The pin feather looks somewhat like a feather shaft. However, unlike a fully-developed feather, the pin feather has a blood supply flowing through it. As such, if the pin feather is damaged, a bird can bleed heavily. Pin feathers are therefore sensitive, and some pet birds do not enjoy being handled while moulting for this reason.
To stop bleeding from a pin feather, it is necessary to pluck the feather from its base. This can be difficult for a pet bird owner to do on a larger bird, so it is recommended owners have the necessary tools on hand in a first aid kit. The bird should be brought to a vet for assistance.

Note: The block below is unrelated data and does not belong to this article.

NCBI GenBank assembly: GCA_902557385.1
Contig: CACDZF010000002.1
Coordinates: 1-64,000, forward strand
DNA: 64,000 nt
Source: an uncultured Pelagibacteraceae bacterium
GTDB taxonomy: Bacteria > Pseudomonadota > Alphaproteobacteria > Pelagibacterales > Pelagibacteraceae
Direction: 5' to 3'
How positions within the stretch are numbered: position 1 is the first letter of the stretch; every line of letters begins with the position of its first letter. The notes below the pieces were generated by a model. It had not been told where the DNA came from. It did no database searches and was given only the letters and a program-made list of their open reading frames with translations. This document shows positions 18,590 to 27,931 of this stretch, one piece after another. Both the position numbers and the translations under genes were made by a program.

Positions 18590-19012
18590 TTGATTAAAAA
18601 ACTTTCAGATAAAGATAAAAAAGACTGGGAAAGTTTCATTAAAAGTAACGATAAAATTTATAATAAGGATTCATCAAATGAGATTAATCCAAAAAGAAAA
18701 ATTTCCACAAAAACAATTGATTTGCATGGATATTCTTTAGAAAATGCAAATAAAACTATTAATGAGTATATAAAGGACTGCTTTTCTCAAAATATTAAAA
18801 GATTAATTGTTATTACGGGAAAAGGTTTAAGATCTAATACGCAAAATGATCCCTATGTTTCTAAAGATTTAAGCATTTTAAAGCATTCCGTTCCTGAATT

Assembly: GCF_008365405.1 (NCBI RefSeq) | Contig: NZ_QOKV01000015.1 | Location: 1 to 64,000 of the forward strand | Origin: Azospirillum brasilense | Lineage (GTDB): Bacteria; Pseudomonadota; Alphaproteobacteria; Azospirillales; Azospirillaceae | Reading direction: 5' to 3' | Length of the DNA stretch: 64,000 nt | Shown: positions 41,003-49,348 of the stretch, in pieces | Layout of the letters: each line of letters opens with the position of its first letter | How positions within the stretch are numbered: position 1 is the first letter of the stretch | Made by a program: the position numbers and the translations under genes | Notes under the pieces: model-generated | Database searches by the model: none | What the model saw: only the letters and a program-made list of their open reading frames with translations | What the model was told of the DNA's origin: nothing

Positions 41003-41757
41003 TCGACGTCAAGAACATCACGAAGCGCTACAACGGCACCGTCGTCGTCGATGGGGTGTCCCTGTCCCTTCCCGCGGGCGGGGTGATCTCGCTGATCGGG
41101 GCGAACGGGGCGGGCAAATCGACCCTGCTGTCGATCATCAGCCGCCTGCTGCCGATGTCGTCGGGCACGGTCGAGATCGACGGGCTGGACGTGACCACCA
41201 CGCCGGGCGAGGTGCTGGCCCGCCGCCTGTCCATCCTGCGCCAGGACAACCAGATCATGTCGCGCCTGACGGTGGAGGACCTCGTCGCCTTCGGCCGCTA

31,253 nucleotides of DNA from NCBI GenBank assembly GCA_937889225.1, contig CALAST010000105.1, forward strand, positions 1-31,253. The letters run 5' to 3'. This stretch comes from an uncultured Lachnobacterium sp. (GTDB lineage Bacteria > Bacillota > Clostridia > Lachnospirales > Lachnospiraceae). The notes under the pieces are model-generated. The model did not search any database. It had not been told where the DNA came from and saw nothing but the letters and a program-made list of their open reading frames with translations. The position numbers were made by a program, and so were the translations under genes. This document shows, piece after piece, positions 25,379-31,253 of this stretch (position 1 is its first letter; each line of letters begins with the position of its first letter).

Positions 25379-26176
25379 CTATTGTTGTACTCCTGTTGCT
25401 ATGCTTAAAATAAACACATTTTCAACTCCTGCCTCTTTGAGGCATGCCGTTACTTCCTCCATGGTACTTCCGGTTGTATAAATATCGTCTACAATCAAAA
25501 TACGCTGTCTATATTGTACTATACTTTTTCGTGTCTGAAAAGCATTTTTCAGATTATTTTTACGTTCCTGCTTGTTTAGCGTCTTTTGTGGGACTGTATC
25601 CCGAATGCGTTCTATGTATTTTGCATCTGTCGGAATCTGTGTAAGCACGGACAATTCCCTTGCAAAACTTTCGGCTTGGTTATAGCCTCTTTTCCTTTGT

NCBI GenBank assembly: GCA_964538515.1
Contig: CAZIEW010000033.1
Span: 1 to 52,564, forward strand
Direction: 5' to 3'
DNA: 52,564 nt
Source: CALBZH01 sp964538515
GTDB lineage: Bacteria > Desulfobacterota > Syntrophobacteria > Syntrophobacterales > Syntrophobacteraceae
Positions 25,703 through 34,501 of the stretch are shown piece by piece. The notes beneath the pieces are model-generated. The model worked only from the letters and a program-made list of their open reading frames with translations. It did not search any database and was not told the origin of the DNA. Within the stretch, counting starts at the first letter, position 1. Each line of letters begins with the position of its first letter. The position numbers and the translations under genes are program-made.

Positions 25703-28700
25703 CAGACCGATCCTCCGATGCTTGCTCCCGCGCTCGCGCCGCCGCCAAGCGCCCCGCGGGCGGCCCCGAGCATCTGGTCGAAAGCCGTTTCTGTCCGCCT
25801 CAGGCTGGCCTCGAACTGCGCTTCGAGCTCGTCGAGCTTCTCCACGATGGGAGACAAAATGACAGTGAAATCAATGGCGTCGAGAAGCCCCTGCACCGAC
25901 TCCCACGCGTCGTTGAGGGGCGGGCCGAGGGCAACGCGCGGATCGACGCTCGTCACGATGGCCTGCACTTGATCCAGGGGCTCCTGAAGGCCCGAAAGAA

As the pin feather grows longer, the blood supply is concentrated in only the base of the shaft, and the tip of the shaft encases the feather itself, in a waxy coating. As moulting birds preen, they remove the waxy coating, and the feather unfurls.
When the blood has receded, the term "blood feather" is no longer synonymous with "pin feather" -- it can only be referred to as a pin feather.